The fruity Chutneys can also serve as a base for delicious homemade cheese sauces (e.g., for pasta or vegetables). Simply melt cheese in a pot and add some cream along with a bit of Chutney. If you prefer it somewhat tangy, feel free to use a bit more Chutney.
Chutney for Burgers - An Irresistible Recipe
Chutney can not only be used as a side for cheese or grilled meat but also serves as an irresistible sauce alternative for delicious burgers. The following ingredients are needed for a total of four burgers with Chutney:
- 500 g ground beef
- 4 burger buns
- 4 slices of cheddar cheese
- 1 onion, sliced into rings
- 4 tbsp Mango Chutney
- Salt and pepper
- Oil for frying
Once you have all the ingredients for the delicious Chutney Burger, you can start preparing it.
- Shape the ground beef into four burger patties (about 125 g each) and generously season them with salt and pepper.
- Heat a pan or grill over medium to high heat and grill the patties for about 3-4 minutes on each side or until they are cooked through.
- Place a slice of cheddar cheese on each patty and allow it to melt.
- Meanwhile, sauté the onion rings in a separate pan with some oil until they are golden brown and caramelized.
- Lightly toast the burger buns and generously spread them with Chutney.
- Place the patty on a bun and top it with the caramelized onions.
- Serve the burger hot and enjoy it with French fries or a crisp salad.
Enjoy your meal!
Do You Eat Chutney Cold or Warm?
The question of whether to eat Chutney cold or warm can be answered quite easily. In principle, Chutney is served as a cold accompaniment to hot dishes. However, depending on the type and flavor of the Chutney, it can also be warmed up. Nevertheless, the majority of Chutneys are traditionally served as cold condiments. Ultimately, it depends on your personal preference whether you want to eat Chutney cold or warm. Why not try both variations!
Now that we've clarified whether Chutney is eaten cold or warm, let's take a look in our final section at where to buy really good Chutney!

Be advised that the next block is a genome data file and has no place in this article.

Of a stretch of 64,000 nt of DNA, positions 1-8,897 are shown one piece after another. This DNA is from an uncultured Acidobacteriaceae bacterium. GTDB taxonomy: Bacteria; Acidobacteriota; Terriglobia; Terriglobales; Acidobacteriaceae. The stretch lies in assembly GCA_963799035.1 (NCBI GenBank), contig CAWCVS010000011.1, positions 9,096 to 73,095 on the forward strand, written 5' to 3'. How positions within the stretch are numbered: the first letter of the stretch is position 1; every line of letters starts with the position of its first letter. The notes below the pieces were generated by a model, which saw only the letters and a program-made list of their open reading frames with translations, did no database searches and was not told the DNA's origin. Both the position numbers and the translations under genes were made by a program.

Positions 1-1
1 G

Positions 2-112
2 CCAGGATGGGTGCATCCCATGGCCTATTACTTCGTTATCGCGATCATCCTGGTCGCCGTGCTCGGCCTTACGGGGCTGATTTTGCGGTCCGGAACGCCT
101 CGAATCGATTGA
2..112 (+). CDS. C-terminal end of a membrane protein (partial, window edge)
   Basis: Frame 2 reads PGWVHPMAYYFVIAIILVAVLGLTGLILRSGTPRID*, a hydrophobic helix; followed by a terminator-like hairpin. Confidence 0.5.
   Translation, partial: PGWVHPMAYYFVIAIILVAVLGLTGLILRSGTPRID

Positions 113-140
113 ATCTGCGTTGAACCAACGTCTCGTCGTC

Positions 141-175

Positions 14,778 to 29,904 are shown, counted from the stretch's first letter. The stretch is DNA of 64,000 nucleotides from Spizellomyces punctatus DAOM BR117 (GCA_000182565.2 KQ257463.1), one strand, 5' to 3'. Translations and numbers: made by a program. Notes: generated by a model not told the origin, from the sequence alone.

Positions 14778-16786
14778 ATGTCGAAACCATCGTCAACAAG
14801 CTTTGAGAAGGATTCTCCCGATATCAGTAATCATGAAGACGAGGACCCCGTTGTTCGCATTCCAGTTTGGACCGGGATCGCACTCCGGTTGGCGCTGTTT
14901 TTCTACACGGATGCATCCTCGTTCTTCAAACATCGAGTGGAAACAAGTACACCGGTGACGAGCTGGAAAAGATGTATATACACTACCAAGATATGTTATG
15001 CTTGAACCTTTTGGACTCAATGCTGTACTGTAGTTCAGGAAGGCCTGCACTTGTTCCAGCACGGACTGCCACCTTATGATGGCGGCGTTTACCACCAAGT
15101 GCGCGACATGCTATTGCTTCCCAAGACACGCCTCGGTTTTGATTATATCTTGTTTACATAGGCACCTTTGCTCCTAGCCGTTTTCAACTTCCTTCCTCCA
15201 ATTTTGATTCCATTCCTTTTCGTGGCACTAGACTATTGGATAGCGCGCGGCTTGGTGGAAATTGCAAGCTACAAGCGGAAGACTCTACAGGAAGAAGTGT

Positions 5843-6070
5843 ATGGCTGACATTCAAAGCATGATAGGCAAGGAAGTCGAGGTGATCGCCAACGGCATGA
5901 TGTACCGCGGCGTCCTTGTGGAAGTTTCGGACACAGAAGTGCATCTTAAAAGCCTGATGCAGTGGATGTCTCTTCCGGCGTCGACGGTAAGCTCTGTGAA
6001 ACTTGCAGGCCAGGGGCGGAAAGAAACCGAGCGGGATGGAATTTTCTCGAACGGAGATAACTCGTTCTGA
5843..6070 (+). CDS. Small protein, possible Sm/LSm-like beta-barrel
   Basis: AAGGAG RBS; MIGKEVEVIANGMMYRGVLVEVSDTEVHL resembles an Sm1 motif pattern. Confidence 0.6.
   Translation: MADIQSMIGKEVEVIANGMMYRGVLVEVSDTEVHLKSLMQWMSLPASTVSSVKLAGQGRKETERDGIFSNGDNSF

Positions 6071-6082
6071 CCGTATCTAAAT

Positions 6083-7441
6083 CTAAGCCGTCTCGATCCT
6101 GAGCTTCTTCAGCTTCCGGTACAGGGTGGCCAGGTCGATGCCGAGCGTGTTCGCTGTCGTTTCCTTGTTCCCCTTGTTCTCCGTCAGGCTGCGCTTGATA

Where to Buy Chutney?
If you want to buy Chutney, you will most likely find it in well-stocked supermarkets (usually in the international gourmet section). If you're looking for something a bit more exotic, you should visit Asian or Indian grocery stores and gourmet shops. For those who prefer to shop conveniently from home, you can order Chutney online – in our online shop, you'll find exceptionally delicious, high-quality, and highly recommended Chutneys from the Stonewall Kitchen brand, which we exclusively import from the USA. Stonewall Kitchen has received numerous awards for the high quality of their ingredients and the excellent taste of their products. For example, the Old Farmhouse Chutney has been awarded the prestigious title of "Outstanding Savory Condiment Winner." If you want to buy Chutney known for its exquisite taste, there's really no way around Stonewall Kitchen Chutneys.
By the way, gourmet Chutneys also make wonderful gifts. Customers frequently visit our store in Augsburg looking for a sauce (often a Chutney) to give as a gift. If you want to give your loved ones – or even yourself – a culinary present, consider giving a Chutney as a gift.